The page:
Anarcheologos

The Creative Exploration of Language

Tag Archives: Mythology

Raven=Crow

At first glance, the words raven and crow don’t appear to have anything in common, despite describing closely related types of birds.  I started looking into them because I encountered two different translations of the Welsh name Brân, as in the legendary King of Britain, Brân the Blessed.  Some sources translated Brân as “raven” and others as “crow.”  Given that they are technically two different birds, I thought this was strange.  We distinguish between them in English, is that not the case in other languages?

I decided to investigate the Germanic and Romance language families, as well as Welsh.  For good measure, I also looked into Greek because I was interested to see how it related to the others.  Below is a list of what I found:

  • Raven / Crow– English
  • Rabe / Krähe– German
  • Raaf / Kraai– Dutch and Afrikaans
  • Ravn / Kråke– Norwegian and Danish
  • Korp / Kråka– Swedish
  • Hrafn / Krár– Icelandic
  • Cuervo / Cuervo– Spanish
  • Corbeau / Corbeau– French
  • Corvo / Corvo– Italian
  • Cigfran / Brân– Welsh
  • Koráki / Koráki– Greek

A few things jump out at me about this list:

  • The Germanic languages distinguish between the two types of birds but the Romance languages and Greek do not.
  • The Germanic and Romance words are very different, with the exception of korp for “raven” in Swedish.  This is clearly a loanword.
  • Welsh also distinguishes between the birds, but the relationship of these words to the Germanic and Romance terms is a bit opaque.
  • Icelandic, being the most conservative (i.e., being the least changed from its “ancestor” language, in this case Old Norse) seems to hold the key to unlocking the connection.

What I noticed about Icelandic is the seemingly vestigial “h” on the front of hrafn.  This “h before r” pattern comes from Old Norse and may be a feature of Proto-Germanic, since it existed in Old English as well, where the word was hræfn.  While other Scandinavian languages dropped the “h” where it proceeded “r” as they evolved, Icelandic did not.  This was the clue I needed to get to the bottom of the connection between raven and crow.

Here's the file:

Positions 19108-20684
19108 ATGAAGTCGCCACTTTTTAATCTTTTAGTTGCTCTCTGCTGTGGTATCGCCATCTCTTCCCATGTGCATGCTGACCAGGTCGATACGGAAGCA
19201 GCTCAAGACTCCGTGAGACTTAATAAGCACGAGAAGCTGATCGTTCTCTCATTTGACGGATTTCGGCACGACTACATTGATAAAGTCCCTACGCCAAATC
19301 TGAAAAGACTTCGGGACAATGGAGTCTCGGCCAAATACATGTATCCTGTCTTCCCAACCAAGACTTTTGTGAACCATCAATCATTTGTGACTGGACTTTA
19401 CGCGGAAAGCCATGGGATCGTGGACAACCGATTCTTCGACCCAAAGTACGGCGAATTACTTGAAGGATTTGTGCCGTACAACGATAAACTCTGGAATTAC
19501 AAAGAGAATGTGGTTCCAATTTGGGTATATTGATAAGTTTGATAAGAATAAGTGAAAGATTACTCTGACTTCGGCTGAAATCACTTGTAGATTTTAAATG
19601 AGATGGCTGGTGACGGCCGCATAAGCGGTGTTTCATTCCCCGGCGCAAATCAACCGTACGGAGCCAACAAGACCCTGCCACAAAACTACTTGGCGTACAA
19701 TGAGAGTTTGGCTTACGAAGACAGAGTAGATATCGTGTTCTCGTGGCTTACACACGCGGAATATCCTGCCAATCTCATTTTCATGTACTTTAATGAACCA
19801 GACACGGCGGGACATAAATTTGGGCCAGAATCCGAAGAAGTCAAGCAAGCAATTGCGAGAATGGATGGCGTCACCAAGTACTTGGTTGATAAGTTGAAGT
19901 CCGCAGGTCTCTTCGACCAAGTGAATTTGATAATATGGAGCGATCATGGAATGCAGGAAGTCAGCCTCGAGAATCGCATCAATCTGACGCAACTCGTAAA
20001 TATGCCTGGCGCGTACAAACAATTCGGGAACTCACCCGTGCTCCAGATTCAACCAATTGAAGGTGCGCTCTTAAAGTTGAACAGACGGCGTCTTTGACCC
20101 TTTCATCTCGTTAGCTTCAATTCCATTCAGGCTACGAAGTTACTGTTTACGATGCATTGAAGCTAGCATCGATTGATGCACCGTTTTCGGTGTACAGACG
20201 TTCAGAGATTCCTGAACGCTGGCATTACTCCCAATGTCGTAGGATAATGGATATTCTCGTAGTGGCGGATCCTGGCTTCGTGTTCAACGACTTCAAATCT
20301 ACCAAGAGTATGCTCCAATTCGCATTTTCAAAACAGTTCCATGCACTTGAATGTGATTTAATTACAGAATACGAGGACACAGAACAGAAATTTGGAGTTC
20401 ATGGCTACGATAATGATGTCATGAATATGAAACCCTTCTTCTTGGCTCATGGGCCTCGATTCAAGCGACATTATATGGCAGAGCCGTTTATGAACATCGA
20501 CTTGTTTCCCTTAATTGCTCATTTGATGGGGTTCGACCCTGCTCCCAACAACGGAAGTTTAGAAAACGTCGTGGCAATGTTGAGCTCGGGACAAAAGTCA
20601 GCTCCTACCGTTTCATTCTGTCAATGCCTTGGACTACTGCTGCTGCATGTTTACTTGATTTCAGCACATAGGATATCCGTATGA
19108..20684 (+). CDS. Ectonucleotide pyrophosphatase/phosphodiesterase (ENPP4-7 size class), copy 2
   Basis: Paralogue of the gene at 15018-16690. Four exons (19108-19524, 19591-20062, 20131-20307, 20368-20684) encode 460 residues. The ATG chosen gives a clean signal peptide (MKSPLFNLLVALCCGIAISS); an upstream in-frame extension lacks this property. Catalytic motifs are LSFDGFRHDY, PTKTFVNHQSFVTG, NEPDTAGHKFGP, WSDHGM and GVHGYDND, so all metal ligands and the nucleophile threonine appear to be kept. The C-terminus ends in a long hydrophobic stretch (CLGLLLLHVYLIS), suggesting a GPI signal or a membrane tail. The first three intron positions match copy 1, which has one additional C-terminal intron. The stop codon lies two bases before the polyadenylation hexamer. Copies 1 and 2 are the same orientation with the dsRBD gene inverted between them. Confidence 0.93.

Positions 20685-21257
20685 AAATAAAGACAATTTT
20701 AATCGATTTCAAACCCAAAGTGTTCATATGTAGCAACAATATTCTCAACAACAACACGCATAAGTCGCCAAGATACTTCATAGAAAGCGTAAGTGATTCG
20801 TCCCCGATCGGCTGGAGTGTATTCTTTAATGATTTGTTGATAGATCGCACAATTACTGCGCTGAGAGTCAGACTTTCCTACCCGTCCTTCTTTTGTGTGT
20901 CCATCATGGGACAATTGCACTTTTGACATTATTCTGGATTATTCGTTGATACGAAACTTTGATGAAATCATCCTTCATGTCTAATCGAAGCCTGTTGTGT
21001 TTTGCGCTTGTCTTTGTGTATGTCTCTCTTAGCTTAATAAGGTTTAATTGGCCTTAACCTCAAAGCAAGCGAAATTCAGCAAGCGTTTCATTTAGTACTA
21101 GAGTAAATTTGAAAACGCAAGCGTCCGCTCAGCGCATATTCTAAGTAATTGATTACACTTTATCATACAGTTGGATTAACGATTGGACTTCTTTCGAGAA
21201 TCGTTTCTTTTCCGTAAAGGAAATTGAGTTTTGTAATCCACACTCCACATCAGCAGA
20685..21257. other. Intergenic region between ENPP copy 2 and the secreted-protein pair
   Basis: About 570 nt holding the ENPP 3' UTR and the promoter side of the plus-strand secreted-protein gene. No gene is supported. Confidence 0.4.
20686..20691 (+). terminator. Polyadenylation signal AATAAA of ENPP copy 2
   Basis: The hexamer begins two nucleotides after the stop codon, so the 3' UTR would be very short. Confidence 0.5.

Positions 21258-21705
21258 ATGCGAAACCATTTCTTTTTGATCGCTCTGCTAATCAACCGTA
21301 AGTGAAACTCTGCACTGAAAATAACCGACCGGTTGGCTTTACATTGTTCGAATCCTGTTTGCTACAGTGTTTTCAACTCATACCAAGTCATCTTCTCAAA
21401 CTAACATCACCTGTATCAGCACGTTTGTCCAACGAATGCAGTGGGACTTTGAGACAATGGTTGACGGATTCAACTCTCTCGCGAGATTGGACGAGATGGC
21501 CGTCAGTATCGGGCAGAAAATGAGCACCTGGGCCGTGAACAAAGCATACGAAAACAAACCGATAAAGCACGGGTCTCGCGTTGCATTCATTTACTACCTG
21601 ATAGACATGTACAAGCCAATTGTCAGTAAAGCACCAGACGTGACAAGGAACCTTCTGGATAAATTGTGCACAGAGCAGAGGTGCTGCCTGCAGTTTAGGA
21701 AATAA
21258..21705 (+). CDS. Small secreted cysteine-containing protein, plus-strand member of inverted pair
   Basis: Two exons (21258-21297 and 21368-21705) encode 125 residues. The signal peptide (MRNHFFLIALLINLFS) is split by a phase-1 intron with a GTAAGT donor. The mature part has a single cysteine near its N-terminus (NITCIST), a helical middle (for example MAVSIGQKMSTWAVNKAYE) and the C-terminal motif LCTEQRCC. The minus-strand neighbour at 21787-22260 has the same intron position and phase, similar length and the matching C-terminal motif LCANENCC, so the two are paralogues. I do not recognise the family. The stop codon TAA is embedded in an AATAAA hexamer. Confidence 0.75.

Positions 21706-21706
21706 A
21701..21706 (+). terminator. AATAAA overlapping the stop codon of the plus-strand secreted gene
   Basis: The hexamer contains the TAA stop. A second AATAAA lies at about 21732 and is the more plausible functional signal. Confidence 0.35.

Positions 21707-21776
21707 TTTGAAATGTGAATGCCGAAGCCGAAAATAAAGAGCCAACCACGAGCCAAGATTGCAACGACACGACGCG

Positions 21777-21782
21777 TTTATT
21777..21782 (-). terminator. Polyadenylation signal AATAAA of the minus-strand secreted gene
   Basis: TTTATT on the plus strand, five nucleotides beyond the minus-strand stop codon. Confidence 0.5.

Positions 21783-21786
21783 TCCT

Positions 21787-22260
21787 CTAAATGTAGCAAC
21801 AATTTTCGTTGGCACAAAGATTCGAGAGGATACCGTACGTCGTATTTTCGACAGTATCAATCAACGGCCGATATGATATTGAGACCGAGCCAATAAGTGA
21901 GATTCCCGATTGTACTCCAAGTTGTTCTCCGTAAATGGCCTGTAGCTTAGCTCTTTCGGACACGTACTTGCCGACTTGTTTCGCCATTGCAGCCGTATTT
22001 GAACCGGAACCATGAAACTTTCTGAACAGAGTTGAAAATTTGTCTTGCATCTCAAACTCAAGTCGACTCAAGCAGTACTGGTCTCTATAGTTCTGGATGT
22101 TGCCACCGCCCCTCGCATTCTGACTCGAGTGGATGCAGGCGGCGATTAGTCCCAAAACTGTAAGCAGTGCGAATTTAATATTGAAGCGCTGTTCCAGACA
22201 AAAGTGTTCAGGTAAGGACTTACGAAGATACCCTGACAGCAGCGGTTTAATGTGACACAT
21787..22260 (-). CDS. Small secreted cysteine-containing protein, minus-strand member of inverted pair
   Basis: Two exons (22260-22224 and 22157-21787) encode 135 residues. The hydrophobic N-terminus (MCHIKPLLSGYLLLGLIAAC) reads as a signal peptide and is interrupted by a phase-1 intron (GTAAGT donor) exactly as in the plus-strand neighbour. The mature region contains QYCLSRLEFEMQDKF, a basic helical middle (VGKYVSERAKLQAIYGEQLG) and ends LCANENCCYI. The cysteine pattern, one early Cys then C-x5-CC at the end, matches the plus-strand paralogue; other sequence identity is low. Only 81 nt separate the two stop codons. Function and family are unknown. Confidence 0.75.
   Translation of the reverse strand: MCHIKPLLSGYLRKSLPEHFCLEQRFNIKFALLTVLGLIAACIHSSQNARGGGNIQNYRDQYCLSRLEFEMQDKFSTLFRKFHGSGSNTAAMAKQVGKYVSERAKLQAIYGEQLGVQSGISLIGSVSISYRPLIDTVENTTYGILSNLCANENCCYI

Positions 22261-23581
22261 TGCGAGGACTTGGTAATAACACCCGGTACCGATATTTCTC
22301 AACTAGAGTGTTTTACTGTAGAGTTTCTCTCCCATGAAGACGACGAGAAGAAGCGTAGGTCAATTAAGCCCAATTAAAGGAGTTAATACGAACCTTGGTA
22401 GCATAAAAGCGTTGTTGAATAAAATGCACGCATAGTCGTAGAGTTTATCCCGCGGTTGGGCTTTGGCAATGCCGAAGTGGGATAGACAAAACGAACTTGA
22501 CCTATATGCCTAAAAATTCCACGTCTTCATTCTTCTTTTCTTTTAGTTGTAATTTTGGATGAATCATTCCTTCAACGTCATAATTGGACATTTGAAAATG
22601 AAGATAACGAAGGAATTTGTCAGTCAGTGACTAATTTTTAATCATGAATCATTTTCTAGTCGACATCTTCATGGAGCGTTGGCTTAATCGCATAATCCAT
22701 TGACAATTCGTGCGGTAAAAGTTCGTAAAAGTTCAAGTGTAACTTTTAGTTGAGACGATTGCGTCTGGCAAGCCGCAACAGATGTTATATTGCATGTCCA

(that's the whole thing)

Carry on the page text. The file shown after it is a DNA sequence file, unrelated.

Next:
The reason why the “h” is important is that a shift known as Grimm’s Law occurred over time where the initial “k” sound found in most branches of the Indo-European language became an “h” in the Germanic languages.  To give a relatively well known example of this, the “h” sound at the beginning of the English word hundred remained a hard “k” sound at the beginning of its Latin counterpart, centum, and both words can be traced back to the reconstructed Proto-Indo-European (PIE) word *kemtom.

So, rather than some sort of strange outlier, the “h” at the beginning of the Icelandic word hrafn is an indicator of a “k” sound that has been lost over time.  If one adds the “k” to the beginning of the Germanic words (again, with the exception of Swedish), one ends up with a consonant root of “k-r,” often followed by “v/w/f/b,” which maps very well to examples from both the Germanic and Romance language families, as well as to Greek.  It is not hard to imagine (k)ravencorvo and koráki coming from the same ancestral PIE word.  One can even see, with a bit of squinting, the “k-r+v/w/f/b” root poking through the Welsh word cigfran and, with a bit more squinting, brân.  Taking the investigation of the etymological root down to the lowest level, I eventually got to the PIE root *ker– which denotes something that is “horned.”  There are many loan words from Latin and French, such as corner and cornucopia that demonstrate this, not to mention Cornwall and the horned god of Celtic myth, Cernunnos.

The implication here is that, at one time, the raven and the crow were referred to by a single word, but that for some reason, speakers of the Germanic and Celtic languages began distinguishing between them, while speakers of Latin (ancestor of the Romance languages) and Greek did not.  The reason why they did this is not obvious, but I am tempted by the idea that it was because this particular bird had a greater significance in Germanic and Celtic cultural spheres as compared to other areas.

After doing some research on the topic, I do think this “cultural” explanation may in fact have something to do with it.  While ravens and crows have figured as psychopomps associated with war, death, the otherworld and prophecy in a variety of cultures around the world, it is notable that in some cultures their role exceeds that of helper and they become equated in some sense with particular gods.